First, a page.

The National Front party has a total of 83,000 members – the highest number in the history of the party, according to the Huffington Post, citing an “internal party source”.
Since 2011 the party has seen a surge in support, with around 20,000 new members each year, a trend that coincides with Le Pen taking the reigns of the party and leading an effort to make it mainstream.
In contrast, the governing Socialist party, which counted 170,000 members in December 2013, has seen a decline in recent months.
The centre-right UMP party claims to have around 268,000 members, according to Metronews. And the centrist UDI claims to have around 29,000.
In September the National Front celebrated its third political triumph when it won two seats in the French Senate elections, a first for the far-right party.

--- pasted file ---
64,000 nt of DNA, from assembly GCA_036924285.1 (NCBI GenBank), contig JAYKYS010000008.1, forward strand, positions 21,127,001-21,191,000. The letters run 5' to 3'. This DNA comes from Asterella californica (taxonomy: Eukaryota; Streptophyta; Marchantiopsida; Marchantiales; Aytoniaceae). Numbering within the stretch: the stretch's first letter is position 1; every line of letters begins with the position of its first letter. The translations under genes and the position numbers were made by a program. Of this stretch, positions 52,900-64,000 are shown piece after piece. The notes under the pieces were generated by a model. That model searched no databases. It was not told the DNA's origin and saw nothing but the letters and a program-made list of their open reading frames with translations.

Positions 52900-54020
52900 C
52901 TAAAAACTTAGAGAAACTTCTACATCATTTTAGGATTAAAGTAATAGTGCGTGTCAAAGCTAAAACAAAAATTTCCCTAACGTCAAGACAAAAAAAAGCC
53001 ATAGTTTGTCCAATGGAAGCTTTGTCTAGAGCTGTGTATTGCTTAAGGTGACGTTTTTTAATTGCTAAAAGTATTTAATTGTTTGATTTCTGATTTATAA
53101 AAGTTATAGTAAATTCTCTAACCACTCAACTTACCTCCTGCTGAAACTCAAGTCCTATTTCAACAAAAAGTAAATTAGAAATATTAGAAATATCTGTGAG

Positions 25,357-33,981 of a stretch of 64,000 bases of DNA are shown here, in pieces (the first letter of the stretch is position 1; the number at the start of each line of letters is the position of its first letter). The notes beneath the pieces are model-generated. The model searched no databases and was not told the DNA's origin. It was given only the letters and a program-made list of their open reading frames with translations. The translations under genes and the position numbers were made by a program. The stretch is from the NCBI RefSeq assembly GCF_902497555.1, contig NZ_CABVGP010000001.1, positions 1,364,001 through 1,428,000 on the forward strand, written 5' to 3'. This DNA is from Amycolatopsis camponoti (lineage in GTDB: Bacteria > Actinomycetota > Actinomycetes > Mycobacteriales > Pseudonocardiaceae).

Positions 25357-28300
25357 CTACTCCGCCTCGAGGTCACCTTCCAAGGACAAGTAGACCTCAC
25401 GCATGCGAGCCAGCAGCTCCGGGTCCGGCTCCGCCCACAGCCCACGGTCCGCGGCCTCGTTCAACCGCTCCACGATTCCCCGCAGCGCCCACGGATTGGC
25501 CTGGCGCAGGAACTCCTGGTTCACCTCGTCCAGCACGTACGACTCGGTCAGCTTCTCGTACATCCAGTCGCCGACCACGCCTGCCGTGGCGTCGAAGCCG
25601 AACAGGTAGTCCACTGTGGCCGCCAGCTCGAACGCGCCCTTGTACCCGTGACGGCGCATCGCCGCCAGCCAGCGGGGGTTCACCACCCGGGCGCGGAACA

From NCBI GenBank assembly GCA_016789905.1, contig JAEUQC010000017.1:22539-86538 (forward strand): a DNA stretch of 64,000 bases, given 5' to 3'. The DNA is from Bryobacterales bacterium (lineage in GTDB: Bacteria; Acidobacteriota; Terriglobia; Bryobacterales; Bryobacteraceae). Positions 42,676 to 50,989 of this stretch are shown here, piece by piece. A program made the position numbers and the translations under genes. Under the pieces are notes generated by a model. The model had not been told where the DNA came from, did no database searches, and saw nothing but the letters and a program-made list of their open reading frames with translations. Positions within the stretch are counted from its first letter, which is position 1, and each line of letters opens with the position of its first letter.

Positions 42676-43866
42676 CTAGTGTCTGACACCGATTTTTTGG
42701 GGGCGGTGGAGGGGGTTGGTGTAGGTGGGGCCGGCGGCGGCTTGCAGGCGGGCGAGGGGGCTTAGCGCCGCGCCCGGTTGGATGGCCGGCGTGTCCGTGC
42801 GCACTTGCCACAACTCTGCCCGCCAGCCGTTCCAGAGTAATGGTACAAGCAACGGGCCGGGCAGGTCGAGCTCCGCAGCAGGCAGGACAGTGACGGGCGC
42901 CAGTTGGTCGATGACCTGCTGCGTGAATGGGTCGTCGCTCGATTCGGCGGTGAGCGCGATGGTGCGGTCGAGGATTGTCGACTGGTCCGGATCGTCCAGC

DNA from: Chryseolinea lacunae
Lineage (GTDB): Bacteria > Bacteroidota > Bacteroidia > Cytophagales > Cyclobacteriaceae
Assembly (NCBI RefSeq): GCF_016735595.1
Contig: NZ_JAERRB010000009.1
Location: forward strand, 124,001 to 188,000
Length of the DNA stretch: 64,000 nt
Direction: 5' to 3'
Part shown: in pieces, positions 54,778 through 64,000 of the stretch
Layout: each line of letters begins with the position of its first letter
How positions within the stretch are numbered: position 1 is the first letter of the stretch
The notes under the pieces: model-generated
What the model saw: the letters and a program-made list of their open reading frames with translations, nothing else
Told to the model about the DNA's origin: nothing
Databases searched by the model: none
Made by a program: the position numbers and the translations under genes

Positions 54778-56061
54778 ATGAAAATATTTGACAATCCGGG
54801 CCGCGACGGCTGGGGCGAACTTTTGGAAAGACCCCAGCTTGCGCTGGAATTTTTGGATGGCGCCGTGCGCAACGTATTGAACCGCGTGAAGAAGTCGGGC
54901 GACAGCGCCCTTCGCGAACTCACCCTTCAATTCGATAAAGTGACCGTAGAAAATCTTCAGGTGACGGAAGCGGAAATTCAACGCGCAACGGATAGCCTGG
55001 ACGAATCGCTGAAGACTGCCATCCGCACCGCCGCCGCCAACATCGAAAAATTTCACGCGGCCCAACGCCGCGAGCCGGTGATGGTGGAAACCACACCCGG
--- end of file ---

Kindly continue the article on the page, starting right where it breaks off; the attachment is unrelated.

In May during the European Parliament elections the National Front was the most popular party snagging 25 percent of the vote and capturing a third of France’s 74 seats in Strasbourg.
The National Front’s success in the local elections in March were also historic, seeing the party capture 11 mayorships and some 1,200 seats on town councils across the country.
The Socialist government, meanwhile, has suffered a series of setbacks in recent months, notably the political crisis provoked by Economy Minister Arnaud Montebourg’s outspoken speech against the government’s economic policy.
Just nine days into the newly reshuffled cabinet and the government was rocked by the revelation that French trade Minister Thomas Thévenoud had failed to pay taxes.
Then there were the explosive revelations from Francois Hollande’s ex-partner Valérie Trierweiler’s book about her time as the unofficial first lady, the most damaging of which was that Hollande despised the poor, calling them the “toothless”.